A few years ago, Mae B. Haynes routinely earned nearly $1,000 each month on her retirement nest egg of nearly $200,000—enough, she recalls, to pay for all the extras each month after she had spent her Social Security check.
But today, the retired broadcast executive says, she just can’t make ends meet. Blame record low yields on money market accounts and certificates of deposit that produce nearly nothing in interest. As for the monthly earnings from her nest egg, “now I’m only getting $45” at most, explains Haynes, 72, of Wayzata, Minn.
Meanwhile, she says, her auto insurance and property tax rates continue to climb, as well as her heating bills. “It’s not making up what I need,” she says of the return on her retirement funds. “I can’t tighten my belt any tighter except to skimp on food. People like me simply can’t survive on zero interest rates.”
Across America, retirees like Haynes are expressing similar worries as the Federal Reserve has flooded the nation’s banks with money in a successful move to drive interest rates near zero and stave off the collapse of the nation’s financial system.
Now, banks have enough capital that they don’t have to compete aggressively to win a saver’s deposits. The near-zero rates they’re offering on deposits are injuring retired Americans who need higher returns on their accrued savings to pay the bills.
“It’s the single most common question I get from most people looking for investment ideas,” says James M. Klein, principal and senior portfolio manager for Meritage Portfolio Management, an investment management firm based in Overland Park, Kan. “They want to know, ‘What can I do to keep some money safe, but still make a decent return?’ ”
According to data from the Social Security Administration, more than half of all married recipients—and nearly three-quarters of unmarried recipients—get more than 50 percent of their income from investments and pensions outside Social Security. These older Americans are especially hurt by low interest rates. (The 35 percent of all retirees for whom Social Security makes up 90 percent of income are essentially unaffected.)
Klein says a typical client comes to him after having a certificate of deposit mature that once paid 3 percent per year, or $125 per month on a $50,000 investment. Now, that same CD may pay only $50 per month, and the client wants something better.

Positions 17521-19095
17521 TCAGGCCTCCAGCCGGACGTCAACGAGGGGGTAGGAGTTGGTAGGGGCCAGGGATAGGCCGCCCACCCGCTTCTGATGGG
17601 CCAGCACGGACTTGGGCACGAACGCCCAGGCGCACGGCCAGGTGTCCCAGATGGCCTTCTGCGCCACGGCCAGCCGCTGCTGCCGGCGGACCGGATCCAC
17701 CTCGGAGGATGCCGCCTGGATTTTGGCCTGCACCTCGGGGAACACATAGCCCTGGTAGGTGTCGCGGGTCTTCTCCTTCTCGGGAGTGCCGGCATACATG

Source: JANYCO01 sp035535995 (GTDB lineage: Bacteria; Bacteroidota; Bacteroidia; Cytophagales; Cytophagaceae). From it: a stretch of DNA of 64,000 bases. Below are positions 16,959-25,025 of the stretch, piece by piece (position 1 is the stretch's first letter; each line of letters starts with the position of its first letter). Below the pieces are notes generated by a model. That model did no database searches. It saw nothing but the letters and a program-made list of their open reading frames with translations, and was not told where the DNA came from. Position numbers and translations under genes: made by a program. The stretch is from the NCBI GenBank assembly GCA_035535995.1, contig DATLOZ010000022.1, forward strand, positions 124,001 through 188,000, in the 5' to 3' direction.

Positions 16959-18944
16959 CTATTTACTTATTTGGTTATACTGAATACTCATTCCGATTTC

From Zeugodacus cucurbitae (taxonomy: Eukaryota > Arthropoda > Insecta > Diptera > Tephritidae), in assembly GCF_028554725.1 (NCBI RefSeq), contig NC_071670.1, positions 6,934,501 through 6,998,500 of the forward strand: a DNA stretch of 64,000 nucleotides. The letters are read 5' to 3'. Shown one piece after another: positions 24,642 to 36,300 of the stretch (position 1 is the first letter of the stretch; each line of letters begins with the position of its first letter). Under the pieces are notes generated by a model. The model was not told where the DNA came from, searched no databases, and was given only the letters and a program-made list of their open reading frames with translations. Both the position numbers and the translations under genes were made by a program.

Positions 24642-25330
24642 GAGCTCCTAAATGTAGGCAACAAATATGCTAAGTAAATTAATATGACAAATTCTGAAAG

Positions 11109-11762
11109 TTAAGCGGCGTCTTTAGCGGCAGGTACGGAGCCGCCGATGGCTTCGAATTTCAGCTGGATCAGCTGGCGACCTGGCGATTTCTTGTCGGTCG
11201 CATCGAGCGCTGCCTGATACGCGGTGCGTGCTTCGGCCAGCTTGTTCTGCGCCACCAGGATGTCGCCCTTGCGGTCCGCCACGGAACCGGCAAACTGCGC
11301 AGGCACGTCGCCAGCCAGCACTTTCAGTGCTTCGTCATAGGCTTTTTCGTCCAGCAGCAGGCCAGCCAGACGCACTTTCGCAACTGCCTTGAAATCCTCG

“What I try to explain to them is that their government has given them a choice: either [the opportunity for] a decent return on their investment, or the safety of their principal. It’s just that unfortunately today, you can’t have both.”
‘A gasp of frustration’
Brandon Kipp, a financial adviser at the Farmers & Merchants Bank in Burlington, Iowa, says his clients were initially frustrated and angered by the cut-rate interest being offered on CDs and money market accounts. “Now they accept that it is what it is. It’s more a gasp of frustration.”
The best rate his bank now offers is 1.4 percent on a 16-month certificate of deposit, meaning a $50,000 investment would yield a mere $43.75 per month. “If their money is coming out of a CD, it’s pretty clear that their tolerance for risk is very low,” Kipp says.
Kipp recalls the late 1970s and early ’80s, when certificates of deposit paid attractive rates, but interest rates for car and home loans were also sky-high. “Then it was a great time to be a saver, but a terrible time to get a loan. Now the shoe is on the other foot,” he says.
Last month the Federal Reserve reiterated its policy of holding key interest rates at “exceptionally low levels … for an extended period”—generally taken to mean an additional six months. These low rates mean banks can make a healthy profit lending funds to their very best customers at 3 or 4 percent, because they’re paying even less on certificates of deposit and money-market accounts.
As of March 15, the average annual interest rate on a CD nationwide was 1.348 percent, according to Bankrate.com, while an average money market was yielding only 0.883 percent.